Einstein’s theory of relativity contains scientific principles that are commonplace in the activities of our daily lives, often without our cognizance of their effects. However, something that I struggle with as a library professional - and I’m sure many other people grapple with - is the ability to completely understand Einstein’s theory from a non-scientific viewpoint. I can read the words, but do I understand precisely what the words mean and the intricacies of how they impact my everyday life? In most instances, my answer is no.
Title Page: Garret P. Serviss, The Einstein Theory of Relativity, 1923.
One day, as I was carrying out my typical tasks, which include flagging rare books and assessing their condition, I stumbled across a book titled The Einstein Theory of Relativity in our stacks. I was pleasantly surprised to discover that the issue regarding the comprehension of Einstein’s theory by a popular audience was one that the author Garrett Serviss clearly recognized. Apparently, it was an issue that people struggled with in the past just as in the present day.
In 1923, Serviss collaborated with animators Max and Dave Fleisher (of Betty Boop and Popeye the Sailor fame) to produce a film also titled The Einstein Theory of Relativity, inspired by the German film Die Grundlagen der Einsteinschen Relativitäts-Theorie. The Fleischer film included photos and illustrations that enhanced the film’s explanations of Einstein's theory in plain language. The goal of the film was to simplify the principles of Einstein’s theory to help popular audiences better comprehend it. Likewise, Serviss utilized the film’s photos and illustrations in his book to help readers understand Einstein’s theory.
Serviss’s book was created in two parts. It was initially intended to function as a small booklet of illustrations to accompany the Fleischer film, allowing spectators to peruse the illustrations presented in the film. This booklet comprised the first part of Serviss’s book as it exists today. After the popular reception of both the film and his booklet, Serviss was encouraged to build upon the booklet’s content and expand his work into a second part as well. These two parts make up the whole of the book that we currently house in our collection.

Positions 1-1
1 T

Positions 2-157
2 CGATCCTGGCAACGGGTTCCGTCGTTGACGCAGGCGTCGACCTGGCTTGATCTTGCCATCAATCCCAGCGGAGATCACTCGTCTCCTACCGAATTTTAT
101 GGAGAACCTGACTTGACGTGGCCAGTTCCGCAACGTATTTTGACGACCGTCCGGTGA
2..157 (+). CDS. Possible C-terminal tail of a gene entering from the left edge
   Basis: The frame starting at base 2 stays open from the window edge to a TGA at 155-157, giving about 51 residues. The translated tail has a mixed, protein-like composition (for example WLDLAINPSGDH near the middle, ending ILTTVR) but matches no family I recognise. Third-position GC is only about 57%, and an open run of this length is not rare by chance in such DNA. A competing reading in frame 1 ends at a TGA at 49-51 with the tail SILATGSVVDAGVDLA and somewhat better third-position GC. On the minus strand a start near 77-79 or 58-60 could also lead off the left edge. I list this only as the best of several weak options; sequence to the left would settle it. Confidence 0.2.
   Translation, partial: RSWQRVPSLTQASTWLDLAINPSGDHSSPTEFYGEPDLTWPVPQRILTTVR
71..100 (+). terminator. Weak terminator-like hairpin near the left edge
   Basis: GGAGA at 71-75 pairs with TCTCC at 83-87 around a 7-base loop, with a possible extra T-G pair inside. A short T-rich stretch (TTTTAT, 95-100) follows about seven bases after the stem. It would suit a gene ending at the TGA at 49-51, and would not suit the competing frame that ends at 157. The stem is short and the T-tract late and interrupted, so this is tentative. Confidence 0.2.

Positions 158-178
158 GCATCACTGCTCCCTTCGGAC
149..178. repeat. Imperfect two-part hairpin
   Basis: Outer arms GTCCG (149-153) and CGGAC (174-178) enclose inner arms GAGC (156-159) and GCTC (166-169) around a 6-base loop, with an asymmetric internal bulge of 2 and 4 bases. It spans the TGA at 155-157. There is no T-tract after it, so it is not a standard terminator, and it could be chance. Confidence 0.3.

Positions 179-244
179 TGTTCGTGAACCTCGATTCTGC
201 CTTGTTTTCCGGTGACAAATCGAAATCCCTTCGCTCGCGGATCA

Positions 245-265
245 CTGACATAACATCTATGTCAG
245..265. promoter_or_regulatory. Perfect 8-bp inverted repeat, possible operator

Here are some examples of the simplified manner in which Serviss explains the Einstein theory principles. (Illustrations not to scale.)
Take a look at this first illustration, "A Straight Line Becomes a Curve.”
Illustration: "A Straight Line Becomes a Curve."
When an object or projectile travels in what appears to be a “straight” line from our point of view on the earth, it is in fact moving along a curved path due to the effect of the earth’s rotation. If you were watching the object from space, you would see the curved path.
Another visual, “Comparing Earth, Sun, Moon and Stars,” demonstrates the relativity of size:
Illustration: "Comparing Earth, Sun, Moon and Stars."
Is the earth small? Well, that depends. What are you comparing it to? Serviss tells us that it would take fifty moons to equal the size of the earth. In this case, the earth is gigantic compared to the moon.
However, if you compare the earth to the sun, the sun would most definitely win. It would take more than a million earths to equal the size of the sun!
But is the sun truly large? Not if you compare it to the star Betelgeuse. According to Serviss, it would take twenty-seven million suns to compete with the size of Betelgeuse!
If you asked me to teach you about Einstein’s relativity theory, I probably couldn’t explain it to you. But have no fear! A fully-digitized version of our book The Einstein Theory of Relativity by Serviss is available on HathiTrust here if you would like to peruse its contents! The book has many more fun illustrations for you to explore. It may be a relatively old book, but its explanations and illustrations hold up just as well today as they did when the book was first published.
Caitlin Shaffer is an information professional who has worked at the Niels Bohr Library & Archives as Library Project Assistant and as a Field Study Intern. She holds a B.A. in English and Creative Writing from George Washington University, and she studied History as her minor. She helped assess the condition of the library’s rare book collection as she prepares the books for a collection move and she worked with collection digitization. One of her favorite books from the Niels Bohr Library is Water Wonders by Jean Thompson. In her spare time, Caitlin enjoys recommending Young Adult books and creating content for her Bookstagram feed. She also likes to support Storiarts, a small bookish business that donates a portion of each purchase to fund literacy for children.
Caption: Photo by Caitlin Shaffer as @spinesthatshine: Caitlin’s Nancy Drew book collection and Storiarts Nancy Drew writing gloves